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The Rise and Fall of Zimbabwe
T. N. Huffman
The Journal of African History
Vol. 13, No. 3 (1972), pp. 353-366
Published by: Cambridge University Press
Stable URL: http://www.jstor.org/stable/180583
Page Count: 15
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Two hypotheses are available for the origin of the Zimbabwe culture. A religious hypothesis attributes its development to an African society in isolation, placing it in the class of a primary state. In contrast, the trade hypothesis maintains that it was a secondary state resulting from the gold trade. If the religious hypothesis is correct, then Zimbabwe would be an exception to all other known cases of primary state formation. The archaeological evidence points to a horticultural subsistence throughout the Iron Age sequence in the area and a small population until Period III/IV. On the other hand, all known primary states were based on large populations and intensive agriculture. It is more likely that Zimbabwe is a typical case of secondary state formation. The stratigraphy on the Acropolis indicates that a social transition from Period II to III probably occurred at Zimbabwe and was not the result of an immigrant group, and the short chronology places this transition around A.D. 1250. The evidence available from Arab documents, trade imports and ancient mining demonstrates that trade existed well before then. Consequently, the evolution of the Zimbabwe culture was almost certainly due to the Arab gold trade.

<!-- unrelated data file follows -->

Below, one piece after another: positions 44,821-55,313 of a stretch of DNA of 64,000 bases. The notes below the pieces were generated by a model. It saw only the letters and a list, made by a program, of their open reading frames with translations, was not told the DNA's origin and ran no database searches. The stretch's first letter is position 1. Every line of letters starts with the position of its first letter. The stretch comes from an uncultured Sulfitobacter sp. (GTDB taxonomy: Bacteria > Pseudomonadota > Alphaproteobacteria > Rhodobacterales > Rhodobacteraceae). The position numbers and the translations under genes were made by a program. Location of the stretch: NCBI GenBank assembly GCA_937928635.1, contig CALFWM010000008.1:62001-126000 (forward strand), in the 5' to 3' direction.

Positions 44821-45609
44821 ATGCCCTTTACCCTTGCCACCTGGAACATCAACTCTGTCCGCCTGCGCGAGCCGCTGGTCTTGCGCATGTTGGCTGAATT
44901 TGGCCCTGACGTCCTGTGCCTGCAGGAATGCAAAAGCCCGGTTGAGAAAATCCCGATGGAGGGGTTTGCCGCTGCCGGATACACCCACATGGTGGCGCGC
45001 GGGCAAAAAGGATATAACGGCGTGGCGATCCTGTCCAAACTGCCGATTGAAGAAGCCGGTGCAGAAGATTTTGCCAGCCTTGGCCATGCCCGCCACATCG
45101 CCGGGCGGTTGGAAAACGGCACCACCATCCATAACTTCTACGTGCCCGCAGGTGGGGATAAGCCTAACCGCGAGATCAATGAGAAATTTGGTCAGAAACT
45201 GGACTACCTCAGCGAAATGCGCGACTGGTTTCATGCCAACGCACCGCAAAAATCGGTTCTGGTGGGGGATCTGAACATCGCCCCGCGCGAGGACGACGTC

The Journal of African History © 1972 Cambridge University Press